March 1 2015, By: Richard P. Byrne, Esq.
As issues concerning Electronically Stored Information (“ESI”) and E-Discovery are becoming more prevalent and increasingly complex, litigants are beginning to hear phrases such as “E-Mediation” or “ESI Mediation.” Mediating E-Discovery issues allows litigants to control what is being requested, what is being produced, and how it is being produced. Costs can be controlled, confidentiality can be maintained and adverse results – such as sanctions – can be avoided. Even in the absence of sanctions, a failure to adequately address ESI issues at the start of litigation can impact proceedings down the line – causing delay and undue expense.
Setting aside the finer points, the reality is that most attorneys are not IT technicians and are not comfortable with the technology. As a result, they tend to act defensively, perhaps out of fear and lack of knowledge. The Mediator in an E-Mediation can provide not only the traditional foundation of maintaining the parties’ balance and promoting their dialogue, but can also act as a translator relative to the technology, identifying fair and practical resolutions on an issue-by-issue basis. In short, identifying relevant ESI and working out the technical methods for its production can and should be a cooperative and self-determinative undertaking.
This is where the development of an E-Discovery Plan can be most productive – both in the short run, initially, and further down the line as well. To start, one must bear in mind that the development of an E-Discovery Plan in an E-Mediation is an issue-based exercise. It is not geared toward achieving a bottom line resolution as in a traditional Mediation session.
The scope of the issues to be addressed, however, can and should be wide-ranging, including the following: Relevancy; Preservation; Sources of ESI; Identification of Custodians; Obtaining ESI from Non-Parties; Accessibility of Information; Search Terms To Be Employed; System Capability; De-Duplication; Parent-Child Relationship (i.e., documents and their attachments); Privileged Documents/Privilege Logs; Inadvertent Productions/Claw Backs; Timing and Formats of Production; Costs of Production (and Allocation of Costs); and Compliance/Enforcement.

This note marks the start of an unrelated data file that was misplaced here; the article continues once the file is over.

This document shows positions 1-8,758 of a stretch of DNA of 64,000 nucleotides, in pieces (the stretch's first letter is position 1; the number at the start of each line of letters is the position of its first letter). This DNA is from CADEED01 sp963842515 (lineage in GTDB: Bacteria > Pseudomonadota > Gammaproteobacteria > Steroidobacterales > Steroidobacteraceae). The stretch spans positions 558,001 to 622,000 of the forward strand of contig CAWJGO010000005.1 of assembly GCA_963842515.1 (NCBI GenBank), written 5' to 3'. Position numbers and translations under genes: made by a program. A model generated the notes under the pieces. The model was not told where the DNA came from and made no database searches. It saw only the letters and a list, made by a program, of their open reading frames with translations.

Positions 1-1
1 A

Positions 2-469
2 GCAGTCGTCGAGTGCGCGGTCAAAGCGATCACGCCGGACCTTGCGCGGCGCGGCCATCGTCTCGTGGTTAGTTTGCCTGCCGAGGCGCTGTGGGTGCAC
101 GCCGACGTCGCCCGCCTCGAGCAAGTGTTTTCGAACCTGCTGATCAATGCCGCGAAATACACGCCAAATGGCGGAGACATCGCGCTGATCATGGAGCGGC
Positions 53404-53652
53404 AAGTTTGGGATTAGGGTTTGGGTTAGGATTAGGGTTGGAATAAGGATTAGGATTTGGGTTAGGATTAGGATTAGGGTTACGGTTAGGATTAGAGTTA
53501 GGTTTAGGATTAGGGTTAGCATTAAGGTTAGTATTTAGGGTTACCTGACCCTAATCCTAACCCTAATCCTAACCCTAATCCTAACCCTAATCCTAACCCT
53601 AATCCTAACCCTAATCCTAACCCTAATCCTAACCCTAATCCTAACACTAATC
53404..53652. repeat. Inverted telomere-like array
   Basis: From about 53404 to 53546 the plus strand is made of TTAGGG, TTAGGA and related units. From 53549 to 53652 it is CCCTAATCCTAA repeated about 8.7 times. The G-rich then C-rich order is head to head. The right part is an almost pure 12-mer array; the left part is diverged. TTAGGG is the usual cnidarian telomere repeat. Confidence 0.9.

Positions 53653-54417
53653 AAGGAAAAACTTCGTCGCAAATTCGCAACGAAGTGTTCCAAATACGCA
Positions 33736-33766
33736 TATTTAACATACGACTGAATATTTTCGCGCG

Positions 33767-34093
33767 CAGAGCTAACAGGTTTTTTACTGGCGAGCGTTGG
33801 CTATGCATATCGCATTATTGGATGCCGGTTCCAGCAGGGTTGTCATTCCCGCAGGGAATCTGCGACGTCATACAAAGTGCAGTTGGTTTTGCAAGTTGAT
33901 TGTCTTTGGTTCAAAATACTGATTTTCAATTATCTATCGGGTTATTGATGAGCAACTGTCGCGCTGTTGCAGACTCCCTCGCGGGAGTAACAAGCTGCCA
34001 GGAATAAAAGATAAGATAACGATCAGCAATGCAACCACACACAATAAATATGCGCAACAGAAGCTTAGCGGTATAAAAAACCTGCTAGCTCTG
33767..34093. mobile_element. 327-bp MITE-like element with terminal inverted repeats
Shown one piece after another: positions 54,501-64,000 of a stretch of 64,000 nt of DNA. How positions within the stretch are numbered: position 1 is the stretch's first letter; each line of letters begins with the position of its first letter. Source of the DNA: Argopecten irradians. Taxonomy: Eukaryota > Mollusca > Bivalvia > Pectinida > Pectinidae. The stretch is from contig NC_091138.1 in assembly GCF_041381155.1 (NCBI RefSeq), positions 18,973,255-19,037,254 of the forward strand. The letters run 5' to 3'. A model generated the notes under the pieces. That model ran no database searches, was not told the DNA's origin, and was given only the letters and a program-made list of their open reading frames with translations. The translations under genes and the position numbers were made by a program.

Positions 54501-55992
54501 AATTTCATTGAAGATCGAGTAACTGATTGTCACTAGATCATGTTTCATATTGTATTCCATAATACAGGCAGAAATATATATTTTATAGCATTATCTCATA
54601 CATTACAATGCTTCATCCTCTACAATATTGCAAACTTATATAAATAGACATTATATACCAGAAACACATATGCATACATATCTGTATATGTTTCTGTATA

Obviously, many of these issues put the parties’ IT personnel into the spotlight. They can and should be active participants in the development of an E-Discovery Plan. E-Mediation provides a forum in which the parties’ IT representatives and experts can communicate in a confidential setting, with a neutral present to act as a referee and guide the discussion. Lawyers, of course, are generally not inclined to have their client representatives speak to each other on this level – but who best to address the issues in order to avoid conflict down the line? In that vein, an E-Discovery Plan should also include the means and mechanisms to address future disputes which might arise without the parties having to resort to judicial intervention. In this fashion, as issues develop in the context of E-Discovery, the parties already have an established vehicle in place to present, address and resolve their disputes in a prompt and efficient fashion.
Indeed, if the parties are successful in developing such an E-Discovery Plan and working through a successful ESI exchange, including the clearance of any hurdles met along the way, the stage may well be set for a Mediation on the merits to bring the matter to a complete conclusion.
Richard P. Byrne, Esq., is a member of NAM’s (National Arbitration and Mediation) Hearing Officer Panel and is available to arbitrate and mediate cases in the NY Metro area and throughout the United States. He was named one of the Top 3 Mediators in the U.S. by the 2015 Best of the National Law Journal Annual Reader Rankings Survey, and was voted a Top Ten Mediator in New York State by the New York Law Journal Reader Rankings Survey in 2014 and 2015. Mr. Byrne is Co-Managing Partner of L’Abbate, Balkan, Colavita & Contini, LLP.,in Garden City, N.Y.
Click here to view Richard Byrne’s resume.
For any questions or comments, please contact Jacqueline I. Silvey, Esq. / NAM General Counsel, via email at firstname.lastname@example.org or direct dial telephone at 516-941-3228.